Yesterday afternoon, I met with some friends to read and discuss the story of the Passover. In this story, God commanded Moses to tell Pharaoh to let his people go. The Israelites were enslaved in Egypt and Pharaoh had hardened his heart against God and against Moses, despite the fact that God had brought several plagues upon Egypt due to Pharaoh’s disobedience. Now, God would deliver the final blow of justice against Pharaoh’s disobedience, showing Pharaoh once and for all that he is the all-powerful God whose commands would not be denied.
As I thinking about the story, I decided for myself that there are two significant components to this section of the story.
The first is the most obvious part. God was about to hand out the judgment to the Egyptians. They would not have the blood of the lamb on their doorways, so the Destroyer would enter and kill the first-borns in each of the Egyptian households. It is a terrible and powerful justice that was about to take place.
But the second part is actually the part that makes this section of the scripture more challenging to read. This section of the story of Moses is set within the Israelite camp, just before the night of the Passover is about to happen. God is giving instructions to Moses and Aaron about what they should do and is, in this very moment, creating a festival that is meant to be used to remember this night for thousands and thousands of years, for many generations to come.
Maybe I’m the only one, but doesn’t it seem strange to command the creation of a festival in the time with many people are about to be killed?
But yet, this is exactly what God does. He is about to display his power in a very public way and he wants this story to be told and remembered for generation after generation so that the people will remember that their God is both powerful, but also willing and able to save them.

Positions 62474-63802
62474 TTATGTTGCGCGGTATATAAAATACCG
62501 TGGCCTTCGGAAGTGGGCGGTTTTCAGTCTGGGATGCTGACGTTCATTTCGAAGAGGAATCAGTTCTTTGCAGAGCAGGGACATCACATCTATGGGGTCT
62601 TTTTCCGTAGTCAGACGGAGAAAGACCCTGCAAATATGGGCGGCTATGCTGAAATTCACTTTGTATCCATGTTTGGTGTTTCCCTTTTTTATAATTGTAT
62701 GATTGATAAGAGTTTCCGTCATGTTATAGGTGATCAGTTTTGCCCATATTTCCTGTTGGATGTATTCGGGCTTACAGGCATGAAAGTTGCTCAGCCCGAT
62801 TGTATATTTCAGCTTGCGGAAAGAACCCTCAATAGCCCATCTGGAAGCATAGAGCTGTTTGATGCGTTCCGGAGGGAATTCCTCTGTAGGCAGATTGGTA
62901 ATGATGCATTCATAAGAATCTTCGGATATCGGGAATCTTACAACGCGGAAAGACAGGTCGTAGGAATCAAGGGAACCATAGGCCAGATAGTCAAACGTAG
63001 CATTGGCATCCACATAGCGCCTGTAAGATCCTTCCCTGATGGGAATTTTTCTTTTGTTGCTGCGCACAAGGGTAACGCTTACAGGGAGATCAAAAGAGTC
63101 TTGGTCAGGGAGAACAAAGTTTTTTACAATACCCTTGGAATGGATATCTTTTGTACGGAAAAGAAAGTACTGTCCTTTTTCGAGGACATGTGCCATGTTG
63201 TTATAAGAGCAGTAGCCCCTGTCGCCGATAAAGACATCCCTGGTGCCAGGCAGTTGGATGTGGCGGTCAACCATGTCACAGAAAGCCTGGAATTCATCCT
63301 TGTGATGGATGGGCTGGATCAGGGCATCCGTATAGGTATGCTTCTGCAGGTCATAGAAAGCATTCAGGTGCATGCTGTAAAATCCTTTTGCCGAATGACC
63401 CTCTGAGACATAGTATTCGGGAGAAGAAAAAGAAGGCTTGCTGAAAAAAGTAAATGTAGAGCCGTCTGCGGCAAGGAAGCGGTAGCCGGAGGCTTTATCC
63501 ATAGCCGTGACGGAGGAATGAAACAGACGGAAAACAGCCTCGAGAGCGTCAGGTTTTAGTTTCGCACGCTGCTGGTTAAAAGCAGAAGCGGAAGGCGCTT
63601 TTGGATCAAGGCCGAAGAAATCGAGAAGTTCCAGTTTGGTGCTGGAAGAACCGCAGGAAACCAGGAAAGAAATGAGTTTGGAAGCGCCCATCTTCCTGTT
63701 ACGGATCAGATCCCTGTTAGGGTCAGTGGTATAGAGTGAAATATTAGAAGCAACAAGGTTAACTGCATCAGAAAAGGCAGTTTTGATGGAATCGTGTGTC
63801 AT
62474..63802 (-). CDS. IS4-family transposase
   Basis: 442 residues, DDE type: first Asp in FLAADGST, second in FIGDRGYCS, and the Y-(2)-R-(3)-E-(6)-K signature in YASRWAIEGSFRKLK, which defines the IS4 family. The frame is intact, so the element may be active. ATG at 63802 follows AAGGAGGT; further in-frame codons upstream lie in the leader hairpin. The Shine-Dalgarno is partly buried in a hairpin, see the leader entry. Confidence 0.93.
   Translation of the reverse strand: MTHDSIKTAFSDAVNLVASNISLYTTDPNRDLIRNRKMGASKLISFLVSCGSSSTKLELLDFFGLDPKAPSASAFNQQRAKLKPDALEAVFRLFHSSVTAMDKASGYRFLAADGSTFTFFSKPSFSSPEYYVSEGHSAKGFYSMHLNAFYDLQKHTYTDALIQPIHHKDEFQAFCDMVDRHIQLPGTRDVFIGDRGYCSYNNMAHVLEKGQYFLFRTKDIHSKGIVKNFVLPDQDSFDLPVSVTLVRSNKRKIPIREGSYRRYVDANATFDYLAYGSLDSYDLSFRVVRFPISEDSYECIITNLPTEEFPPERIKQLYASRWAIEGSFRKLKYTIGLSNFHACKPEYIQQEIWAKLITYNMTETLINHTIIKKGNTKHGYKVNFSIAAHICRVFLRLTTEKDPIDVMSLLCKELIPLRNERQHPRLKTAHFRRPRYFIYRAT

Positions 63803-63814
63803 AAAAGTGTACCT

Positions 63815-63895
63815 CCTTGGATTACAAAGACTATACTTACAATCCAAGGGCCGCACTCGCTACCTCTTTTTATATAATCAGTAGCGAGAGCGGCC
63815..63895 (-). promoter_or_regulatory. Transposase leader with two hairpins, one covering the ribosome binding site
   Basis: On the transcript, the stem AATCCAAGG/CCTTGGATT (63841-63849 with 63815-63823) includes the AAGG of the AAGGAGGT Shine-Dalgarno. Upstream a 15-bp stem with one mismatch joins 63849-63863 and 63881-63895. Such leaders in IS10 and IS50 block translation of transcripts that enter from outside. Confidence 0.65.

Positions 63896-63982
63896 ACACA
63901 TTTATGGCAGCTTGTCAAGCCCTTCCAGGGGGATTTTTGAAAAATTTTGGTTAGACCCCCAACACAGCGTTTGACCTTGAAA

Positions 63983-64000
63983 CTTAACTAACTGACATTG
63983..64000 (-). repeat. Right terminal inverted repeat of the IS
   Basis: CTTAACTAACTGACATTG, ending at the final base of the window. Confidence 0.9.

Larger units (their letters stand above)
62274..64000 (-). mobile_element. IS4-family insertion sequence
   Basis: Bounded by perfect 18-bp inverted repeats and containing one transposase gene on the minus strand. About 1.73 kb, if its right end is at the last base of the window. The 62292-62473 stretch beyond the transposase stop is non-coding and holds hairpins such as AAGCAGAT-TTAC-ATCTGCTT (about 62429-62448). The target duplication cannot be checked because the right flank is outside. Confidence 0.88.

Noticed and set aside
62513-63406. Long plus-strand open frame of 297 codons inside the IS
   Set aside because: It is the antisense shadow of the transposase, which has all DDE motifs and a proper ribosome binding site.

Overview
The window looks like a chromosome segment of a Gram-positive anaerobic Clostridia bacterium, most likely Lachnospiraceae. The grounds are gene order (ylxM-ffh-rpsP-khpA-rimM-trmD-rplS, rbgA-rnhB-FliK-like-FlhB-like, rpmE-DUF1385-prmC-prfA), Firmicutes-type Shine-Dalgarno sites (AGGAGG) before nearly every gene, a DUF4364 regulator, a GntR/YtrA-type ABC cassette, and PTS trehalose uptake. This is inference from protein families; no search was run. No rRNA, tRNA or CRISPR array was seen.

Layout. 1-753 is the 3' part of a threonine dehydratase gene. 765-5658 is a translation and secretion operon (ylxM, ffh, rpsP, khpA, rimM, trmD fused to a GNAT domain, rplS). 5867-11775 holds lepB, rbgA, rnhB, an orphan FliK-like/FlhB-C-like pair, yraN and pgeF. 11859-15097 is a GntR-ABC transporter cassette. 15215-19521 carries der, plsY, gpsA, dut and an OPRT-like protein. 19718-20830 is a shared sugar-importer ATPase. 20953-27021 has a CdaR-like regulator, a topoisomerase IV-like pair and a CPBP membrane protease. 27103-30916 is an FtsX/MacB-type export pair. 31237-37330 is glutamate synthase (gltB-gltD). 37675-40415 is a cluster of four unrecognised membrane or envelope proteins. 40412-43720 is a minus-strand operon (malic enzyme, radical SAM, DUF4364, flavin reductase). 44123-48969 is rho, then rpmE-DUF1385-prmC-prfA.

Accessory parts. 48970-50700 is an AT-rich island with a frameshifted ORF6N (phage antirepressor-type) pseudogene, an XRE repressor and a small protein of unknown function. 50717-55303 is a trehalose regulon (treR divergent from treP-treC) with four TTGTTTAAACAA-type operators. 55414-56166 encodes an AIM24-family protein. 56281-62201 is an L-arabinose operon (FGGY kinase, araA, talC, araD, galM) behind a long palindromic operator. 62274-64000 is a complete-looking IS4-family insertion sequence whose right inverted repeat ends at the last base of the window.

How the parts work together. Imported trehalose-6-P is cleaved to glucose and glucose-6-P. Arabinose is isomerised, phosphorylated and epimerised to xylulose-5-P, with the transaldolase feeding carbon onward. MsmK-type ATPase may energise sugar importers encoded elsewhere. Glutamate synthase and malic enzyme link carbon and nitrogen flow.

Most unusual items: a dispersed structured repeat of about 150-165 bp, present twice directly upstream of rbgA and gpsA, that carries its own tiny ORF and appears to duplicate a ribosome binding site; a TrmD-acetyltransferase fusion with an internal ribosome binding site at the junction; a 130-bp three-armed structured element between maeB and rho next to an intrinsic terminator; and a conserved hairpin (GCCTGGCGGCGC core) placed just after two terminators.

This morning, I read again in the book of Joshua how Joshua commanded the Israelites to take one stone for each tribe from the middle of the Jordan river to commemorate what God has done. In this case, following the Exodus, the Israelites have been circling in the desert for 40 years and will now, finally, go into the Promised Land by crossing the Jordan river. God dries up the river so that they can cross and he wants them to understand and remember that it is by God’s power that they are crossing. God himself is the one who has not only saved them, but is also now marching them forward into the place that he wants them to go.
So why all of this remembering? Why does God put such a priority on his people remembering who he is and what he has done?
I don’t know the answer with certainty, but my best guess is that, through remembering, we can both maintain and increase our faith. The scriptures say that it was Noah’s faith that saved him. It was Abraham’s faith that allowed him to believe God’s promise and receive the inheritance that God would give him. And many others…Isaac, Jacob, Joseph, Moses, and more!
So it is also faith that saves us. Our faith is in the sacrifice of Jesus, that it will save each of us, and so it is important to remember what God has done.
Each year, we celebrate holidays like Christmas and Easter. Those are celebrations that are intended to help us remember very significant events. The birth of Jesus and the death and resurrection of Jesus are crucial to our faith.
God also does many things in our individual lives as well. God didn’t just work centuries ago; he is also working now. God is working in powerful ways even now as we pray and he acts in our lives. These are the things that I also want to remember. I want to recall the things that God does directly in my life and put memorials in my life that will allow me to remember what God has done. In this way, my faith can, and will, increase. I can see God at work, and even in my most difficult periods of life, I can have faith that God is working, even when I cannot immediately see him.